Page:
What type of education and training do chiropractors have?
Doctors of chiropracticare educated as primary-contact healthcare providers, with an emphasis on diagnosis and treatment of conditions related to the musculoskeletal system (the muscles, ligaments and joints of the spine and extremities) and the nerves that supply them. Educational requirements for doctors of chiropractic are among the most stringent of any of the healthcare professions. The typical applicant for chiropractic college has already acquired nearly four years of pre-medical undergraduate college education, including courses in biology, inorganic and organic chemistry, physics, psychology and related lab work.
Once accepted into an accredited chiropractic college, the requirements become even more demanding — four to five academic years of professional study are the standard. Doctors of chiropractic are educated in orthopedics, neurology, physiology, human anatomy, clinical diagnosis including laboratory procedures, diagnostic imaging, exercise, nutrition rehabilitation and more. Because chiropractic care includes highly skilled manipulation and adjusting techniques, a significant portion of time is spent in clinical technique training to master these important manipulative procedures. In total, the chiropractic college curriculum includes a minimum of 4,200 hours of classroom, laboratory and clinical experience. The course of study is approved by the Council on Chiropractic Education, an accrediting agency that is recognized by the U.S. Department of Education.
What conditions do chiropractors treat?
Doctors of Chiropractic (DCs) care for patients of all ages, with a variety of health conditions. They are especially well known for their expertise in caring for patients with back pain, neck pain and headaches using their highly skilled manipulations or chiropractic adjustments. DCs also care for patients with a wide range of injuries and disorders of the musculoskeletal system, which includes the muscles, ligaments and joints, such as tendinitis, sprained ankle, rotator cuff, tennis elbow, plantar fasciitis and other conditions of the arms, legs, feet and hands. These painful conditions may involve or impact the nervous system, which can cause referred pain and dysfunction distant to the region of injury. In addition, chiropractors offer advice to patients on diet, nutrition, exercise, healthy habits, and occupational and lifestyle modification.
Does chiropractic treatment require a referral from an MD?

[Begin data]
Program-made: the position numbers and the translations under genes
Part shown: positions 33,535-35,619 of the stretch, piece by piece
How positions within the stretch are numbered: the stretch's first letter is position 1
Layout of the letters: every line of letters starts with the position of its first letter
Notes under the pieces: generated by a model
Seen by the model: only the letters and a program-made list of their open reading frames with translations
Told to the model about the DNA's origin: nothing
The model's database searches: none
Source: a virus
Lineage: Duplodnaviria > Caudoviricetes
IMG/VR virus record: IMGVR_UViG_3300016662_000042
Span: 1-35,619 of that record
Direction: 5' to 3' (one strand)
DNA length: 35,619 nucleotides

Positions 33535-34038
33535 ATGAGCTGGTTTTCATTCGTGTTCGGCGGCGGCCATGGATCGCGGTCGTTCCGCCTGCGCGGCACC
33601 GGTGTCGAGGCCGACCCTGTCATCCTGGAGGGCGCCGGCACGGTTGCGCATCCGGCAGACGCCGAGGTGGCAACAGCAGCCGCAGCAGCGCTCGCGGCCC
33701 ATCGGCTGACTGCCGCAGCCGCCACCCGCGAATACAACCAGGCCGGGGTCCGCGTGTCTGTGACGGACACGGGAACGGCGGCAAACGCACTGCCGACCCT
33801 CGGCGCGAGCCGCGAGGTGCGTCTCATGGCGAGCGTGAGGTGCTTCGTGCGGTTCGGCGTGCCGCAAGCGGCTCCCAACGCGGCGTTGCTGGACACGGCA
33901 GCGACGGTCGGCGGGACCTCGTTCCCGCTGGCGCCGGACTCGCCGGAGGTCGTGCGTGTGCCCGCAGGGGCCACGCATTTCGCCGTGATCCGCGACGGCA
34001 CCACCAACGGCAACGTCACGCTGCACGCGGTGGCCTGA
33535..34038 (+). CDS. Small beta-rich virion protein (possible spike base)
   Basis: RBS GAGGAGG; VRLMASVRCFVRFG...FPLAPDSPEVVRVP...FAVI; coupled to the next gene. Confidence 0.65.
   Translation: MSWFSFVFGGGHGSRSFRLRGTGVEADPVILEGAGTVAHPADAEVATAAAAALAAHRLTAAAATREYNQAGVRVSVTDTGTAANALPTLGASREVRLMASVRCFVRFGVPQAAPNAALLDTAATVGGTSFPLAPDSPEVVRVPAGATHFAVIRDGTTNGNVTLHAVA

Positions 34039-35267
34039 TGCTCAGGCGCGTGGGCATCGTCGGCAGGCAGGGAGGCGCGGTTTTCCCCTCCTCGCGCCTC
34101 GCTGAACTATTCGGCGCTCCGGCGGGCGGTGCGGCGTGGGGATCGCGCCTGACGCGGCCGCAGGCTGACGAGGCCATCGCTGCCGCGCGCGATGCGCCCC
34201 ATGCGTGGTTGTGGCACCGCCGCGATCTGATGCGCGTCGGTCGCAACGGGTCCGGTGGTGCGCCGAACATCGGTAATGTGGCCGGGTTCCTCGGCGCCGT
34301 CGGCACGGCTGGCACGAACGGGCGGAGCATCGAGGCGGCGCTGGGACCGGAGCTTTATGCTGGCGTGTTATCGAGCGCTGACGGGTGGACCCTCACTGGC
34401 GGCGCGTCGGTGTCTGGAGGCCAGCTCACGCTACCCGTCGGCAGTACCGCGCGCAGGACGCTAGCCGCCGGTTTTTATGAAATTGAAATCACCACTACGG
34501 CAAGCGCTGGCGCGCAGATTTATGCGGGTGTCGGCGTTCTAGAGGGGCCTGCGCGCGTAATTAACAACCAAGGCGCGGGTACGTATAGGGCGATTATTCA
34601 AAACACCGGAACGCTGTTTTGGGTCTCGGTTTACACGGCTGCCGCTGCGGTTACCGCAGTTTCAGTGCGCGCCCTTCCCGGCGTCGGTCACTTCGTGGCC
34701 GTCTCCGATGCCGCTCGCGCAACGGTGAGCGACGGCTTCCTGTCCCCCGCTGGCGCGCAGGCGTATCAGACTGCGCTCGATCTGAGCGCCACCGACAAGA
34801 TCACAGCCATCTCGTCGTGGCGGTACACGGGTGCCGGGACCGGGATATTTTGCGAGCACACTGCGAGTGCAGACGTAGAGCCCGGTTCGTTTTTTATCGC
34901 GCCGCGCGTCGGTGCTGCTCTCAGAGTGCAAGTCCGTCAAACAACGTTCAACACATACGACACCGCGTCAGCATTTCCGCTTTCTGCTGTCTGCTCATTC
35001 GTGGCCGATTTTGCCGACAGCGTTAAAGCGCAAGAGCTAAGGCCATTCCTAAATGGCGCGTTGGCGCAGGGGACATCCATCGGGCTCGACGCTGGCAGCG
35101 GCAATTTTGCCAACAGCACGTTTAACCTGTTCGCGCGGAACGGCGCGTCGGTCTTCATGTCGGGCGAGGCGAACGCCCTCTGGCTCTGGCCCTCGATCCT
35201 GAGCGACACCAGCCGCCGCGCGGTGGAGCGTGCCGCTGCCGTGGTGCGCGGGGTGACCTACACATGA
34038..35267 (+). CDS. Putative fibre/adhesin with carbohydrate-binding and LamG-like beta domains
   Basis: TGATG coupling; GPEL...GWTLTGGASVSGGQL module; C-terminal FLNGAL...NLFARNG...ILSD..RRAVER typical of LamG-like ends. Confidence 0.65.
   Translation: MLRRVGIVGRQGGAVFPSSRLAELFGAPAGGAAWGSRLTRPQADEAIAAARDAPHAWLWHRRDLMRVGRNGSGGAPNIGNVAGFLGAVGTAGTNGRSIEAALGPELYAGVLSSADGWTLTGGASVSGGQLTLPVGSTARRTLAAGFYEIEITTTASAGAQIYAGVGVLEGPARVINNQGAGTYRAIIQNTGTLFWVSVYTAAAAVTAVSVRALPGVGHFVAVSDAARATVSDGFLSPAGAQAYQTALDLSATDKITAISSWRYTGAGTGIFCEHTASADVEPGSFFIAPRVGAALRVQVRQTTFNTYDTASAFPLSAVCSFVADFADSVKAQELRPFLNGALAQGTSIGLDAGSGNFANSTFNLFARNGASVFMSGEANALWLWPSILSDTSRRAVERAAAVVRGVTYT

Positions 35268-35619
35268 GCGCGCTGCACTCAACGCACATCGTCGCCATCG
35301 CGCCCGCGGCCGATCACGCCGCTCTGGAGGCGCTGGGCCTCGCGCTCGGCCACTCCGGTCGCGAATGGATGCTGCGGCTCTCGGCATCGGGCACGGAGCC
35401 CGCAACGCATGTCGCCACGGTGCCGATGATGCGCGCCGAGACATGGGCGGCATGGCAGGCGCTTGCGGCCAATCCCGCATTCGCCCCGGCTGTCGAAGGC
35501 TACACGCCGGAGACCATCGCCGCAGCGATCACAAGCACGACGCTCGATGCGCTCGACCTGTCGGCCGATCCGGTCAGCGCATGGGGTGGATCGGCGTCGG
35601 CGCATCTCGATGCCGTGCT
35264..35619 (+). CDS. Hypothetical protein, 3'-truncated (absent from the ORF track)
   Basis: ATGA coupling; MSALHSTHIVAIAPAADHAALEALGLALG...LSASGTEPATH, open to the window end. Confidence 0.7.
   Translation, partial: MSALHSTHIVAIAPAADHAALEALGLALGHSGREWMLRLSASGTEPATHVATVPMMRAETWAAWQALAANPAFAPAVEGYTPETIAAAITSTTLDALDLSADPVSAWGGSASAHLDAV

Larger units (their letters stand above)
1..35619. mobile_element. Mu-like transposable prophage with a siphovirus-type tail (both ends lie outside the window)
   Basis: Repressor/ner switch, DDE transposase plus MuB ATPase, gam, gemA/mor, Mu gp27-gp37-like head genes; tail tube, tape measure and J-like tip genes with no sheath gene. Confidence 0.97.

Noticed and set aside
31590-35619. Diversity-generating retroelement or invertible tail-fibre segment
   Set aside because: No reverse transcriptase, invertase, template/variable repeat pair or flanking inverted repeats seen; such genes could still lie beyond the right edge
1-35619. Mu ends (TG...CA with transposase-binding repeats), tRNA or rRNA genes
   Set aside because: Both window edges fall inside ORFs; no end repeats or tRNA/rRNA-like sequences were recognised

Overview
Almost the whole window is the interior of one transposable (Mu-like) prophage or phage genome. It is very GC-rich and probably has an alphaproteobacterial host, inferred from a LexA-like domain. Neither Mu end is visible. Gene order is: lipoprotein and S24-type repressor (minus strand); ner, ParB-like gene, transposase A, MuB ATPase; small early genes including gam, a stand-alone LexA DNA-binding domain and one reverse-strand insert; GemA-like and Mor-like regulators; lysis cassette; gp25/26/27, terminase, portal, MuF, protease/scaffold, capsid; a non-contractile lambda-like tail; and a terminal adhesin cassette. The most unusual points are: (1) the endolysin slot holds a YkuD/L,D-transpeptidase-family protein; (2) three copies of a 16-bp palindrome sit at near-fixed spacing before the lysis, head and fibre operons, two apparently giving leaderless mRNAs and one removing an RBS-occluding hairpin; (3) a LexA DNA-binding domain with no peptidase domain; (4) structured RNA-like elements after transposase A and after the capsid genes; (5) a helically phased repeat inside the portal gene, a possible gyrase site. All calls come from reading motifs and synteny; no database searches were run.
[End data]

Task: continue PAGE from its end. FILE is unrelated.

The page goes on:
A referral is usually not needed. Most health plans as well as accident insurance allows patients to “self refer” for Chiropractic.
Do insurance plans cover chiropractic?
Yes. Chiropractic care is included in most health insurance plans, including major medical plans, workers’ compensation and auto accident insurance. Dr. Gudmundsen accepts Providence, Regence/Blue Cross/Anthem, Cigna, Aetna, Healthnet, Pacific Source and United Healthcare. Dr. Gudmundsen does not bill Medicare or Medicaid.
If I have an accident, do I have to go to an "Accident/Injury clinic?" What if I get a letter in the mail telling me to go a certain clinic right after my accident?
No you don’t. Oregon law for both Workers Compensation and Auto Accident (PIP) insurance allows you to go to the provider of your choice. The practice of soliciting patients from DMV accident records, while not against the law in Oregon is considered unethical. Do not be fooled by these letters. They are not from your insurance, they are predatory solicitations.
I got hurt at work and my boss told me I have to go to Urgent care. Do I have to go where they tell me?
No. Many employers do this. It is called “steering of injured workers” and is actually against the law. Oregon workers compensation law allows for a Chiropractic Physician to be your attending physician for 60 days, or 18 visits, whichever comes first. Most conditions we treat will get well within that time frame. Should you need additional care or if we find that you have a more serious condition or complications, we can refer you to a specialist to take over your care.
How is a chiropractic adjustment performed?
Chiropractic adjustment or manipulation is a manual procedure that utilizes the highly refined skills developed during the doctor of chiropractic’s intensive years of chiropractic education. The chiropractic physician typically uses his or her hands to manipulate the joints of the body, including the spine or extremities, in order to restore or enhance joint function. This often helps resolve joint inflammation and reduces the patient’s pain. Chiropractic manipulation is a highly controlled procedure that rarely causes discomfort. The chiropractor adapts the procedure to meet the specific needs of each patient. Patients often note positive changes in their symptoms immediately following treatment.